I received an email a few days ago from a reader asking about the environmental implications of silicone cookware and as I’ve never really delved into the topic, it was a good opportunity for me to research and learn a little more about these products!
Silicone cookware is gaining popularity as an alternative to teflon coated baking trays and other kitchen utensils. The major problem with teflon is Perfluorooctanoic Acid (PFOA), a toxic chemical which doesn’t ever break down. Increasing amounts of this substance are building up in our environment, in food chains – and ourselves. You can read more about the issue in my article on poisonous non-stick cookware.
Silicone cookware – how it’s made
Silicone is a type of synthetic rubber created from bonded silicon and oxygen. Silicon is a very common natural element found in sand and rock – it makes up 28% of the earth’s crust.
Heat is applied to set the silicone; firstly at the point of manufacture, then followed by a lengthy post-cure process. It can also be injection molded.
Advantages of silicone cookware
– Silicone coatings are resistant to extremes in temperatures; from -40°C to +300°C (-40°F to 446°F) . This makes silicone cookware suitable for fridge to stovetop/microwave to freezer and can help reduce the need for plastic wrap and foil.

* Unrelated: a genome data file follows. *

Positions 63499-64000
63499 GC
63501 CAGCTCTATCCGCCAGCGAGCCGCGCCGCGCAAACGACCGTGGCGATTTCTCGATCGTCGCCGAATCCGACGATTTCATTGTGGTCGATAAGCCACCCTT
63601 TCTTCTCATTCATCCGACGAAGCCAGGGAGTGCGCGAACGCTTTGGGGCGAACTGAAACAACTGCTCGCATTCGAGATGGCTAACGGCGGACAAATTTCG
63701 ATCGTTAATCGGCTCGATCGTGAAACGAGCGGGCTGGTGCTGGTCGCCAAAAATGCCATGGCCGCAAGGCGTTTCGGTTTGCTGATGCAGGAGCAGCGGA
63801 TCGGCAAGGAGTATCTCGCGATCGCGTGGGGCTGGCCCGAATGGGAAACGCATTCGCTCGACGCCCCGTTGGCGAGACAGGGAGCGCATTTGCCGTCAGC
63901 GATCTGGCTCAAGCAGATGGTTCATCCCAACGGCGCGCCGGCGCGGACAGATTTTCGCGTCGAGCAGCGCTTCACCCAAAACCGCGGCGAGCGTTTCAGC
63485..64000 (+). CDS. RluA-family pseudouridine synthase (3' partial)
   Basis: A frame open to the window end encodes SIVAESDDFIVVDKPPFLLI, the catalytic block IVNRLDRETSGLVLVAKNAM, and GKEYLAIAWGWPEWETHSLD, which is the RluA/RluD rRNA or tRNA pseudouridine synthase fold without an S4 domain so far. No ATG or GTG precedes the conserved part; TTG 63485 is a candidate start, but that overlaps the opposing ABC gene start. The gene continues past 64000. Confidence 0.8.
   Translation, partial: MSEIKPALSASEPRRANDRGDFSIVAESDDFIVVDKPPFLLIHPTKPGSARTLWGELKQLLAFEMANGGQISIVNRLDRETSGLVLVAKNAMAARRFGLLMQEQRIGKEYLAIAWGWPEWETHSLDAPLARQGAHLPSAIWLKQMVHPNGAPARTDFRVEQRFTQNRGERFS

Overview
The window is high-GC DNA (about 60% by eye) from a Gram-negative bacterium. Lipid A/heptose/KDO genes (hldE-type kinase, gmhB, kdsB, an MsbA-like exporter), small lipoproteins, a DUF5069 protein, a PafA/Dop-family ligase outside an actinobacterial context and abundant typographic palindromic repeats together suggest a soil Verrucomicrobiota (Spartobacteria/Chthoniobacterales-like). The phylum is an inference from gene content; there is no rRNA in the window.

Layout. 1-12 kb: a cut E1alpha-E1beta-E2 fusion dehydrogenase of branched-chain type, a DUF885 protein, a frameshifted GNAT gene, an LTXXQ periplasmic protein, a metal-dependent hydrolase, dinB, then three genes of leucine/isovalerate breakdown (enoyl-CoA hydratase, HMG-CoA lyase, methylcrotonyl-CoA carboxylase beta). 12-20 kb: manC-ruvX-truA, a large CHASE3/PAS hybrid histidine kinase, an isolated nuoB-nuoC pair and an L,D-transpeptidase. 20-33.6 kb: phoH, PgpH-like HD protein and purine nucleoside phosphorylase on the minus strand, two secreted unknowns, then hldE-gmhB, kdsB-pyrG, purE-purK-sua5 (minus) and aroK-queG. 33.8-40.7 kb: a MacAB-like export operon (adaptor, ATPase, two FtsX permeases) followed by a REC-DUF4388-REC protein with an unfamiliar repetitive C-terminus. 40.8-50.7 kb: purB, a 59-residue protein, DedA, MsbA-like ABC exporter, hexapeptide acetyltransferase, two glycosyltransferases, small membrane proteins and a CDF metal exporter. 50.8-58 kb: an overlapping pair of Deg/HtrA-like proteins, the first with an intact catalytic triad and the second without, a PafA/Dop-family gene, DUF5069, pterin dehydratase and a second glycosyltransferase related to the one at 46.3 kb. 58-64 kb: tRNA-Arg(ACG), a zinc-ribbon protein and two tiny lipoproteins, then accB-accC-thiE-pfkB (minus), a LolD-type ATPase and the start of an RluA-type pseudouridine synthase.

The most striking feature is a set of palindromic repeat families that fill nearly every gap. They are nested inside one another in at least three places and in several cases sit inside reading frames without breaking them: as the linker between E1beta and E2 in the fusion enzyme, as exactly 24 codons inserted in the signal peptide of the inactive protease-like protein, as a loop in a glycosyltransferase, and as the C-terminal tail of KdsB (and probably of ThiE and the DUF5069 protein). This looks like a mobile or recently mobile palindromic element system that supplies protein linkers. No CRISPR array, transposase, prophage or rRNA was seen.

– Silicone rubber does not react with food, liquids and most chemicals, or offgas hazardous fumes over its life and while in use.
– It’s stain resistant
– It’s very flexible (could also be a disadvantage – hot trays flopping around)
– Cools quickly
– Doesn’t hold odors from food
– Non-toxic to aquatic life and soil organisms
Disadvantage of silicone cookware
– It’s usually more expensive than other types of cookware items
– Some lower quality silicone coatings contain filler that may be hazardous
– It’s reasonably new, so long term studies haven’t been performed on cookware that has been exposed to high temperatures over very long periods.
– I have read reports that it’s not as non-stick as manufacturers would like us to believe
– It’s not readily biodegradble
The major environmental impacts associated with silicone would be the mining of silicon and the energy used to create the products; but that also applies to metals used in cookware; so in a choice between Teflon coated and silicone cookware; the latter seems to be the more environmentally friendly option.
The filler issue mentioned is an important one as the filler could be made of anything. If you’re set on buying silicone cookware, check with the manufacturer regarding this. To test for filler yourself, one suggestion I came across on a few sites was to twist the item and if white shows up on the bend, the piece likely contains filler.
Have questions or some extra information you’d like to share about silicone cookware? Please post your comments below!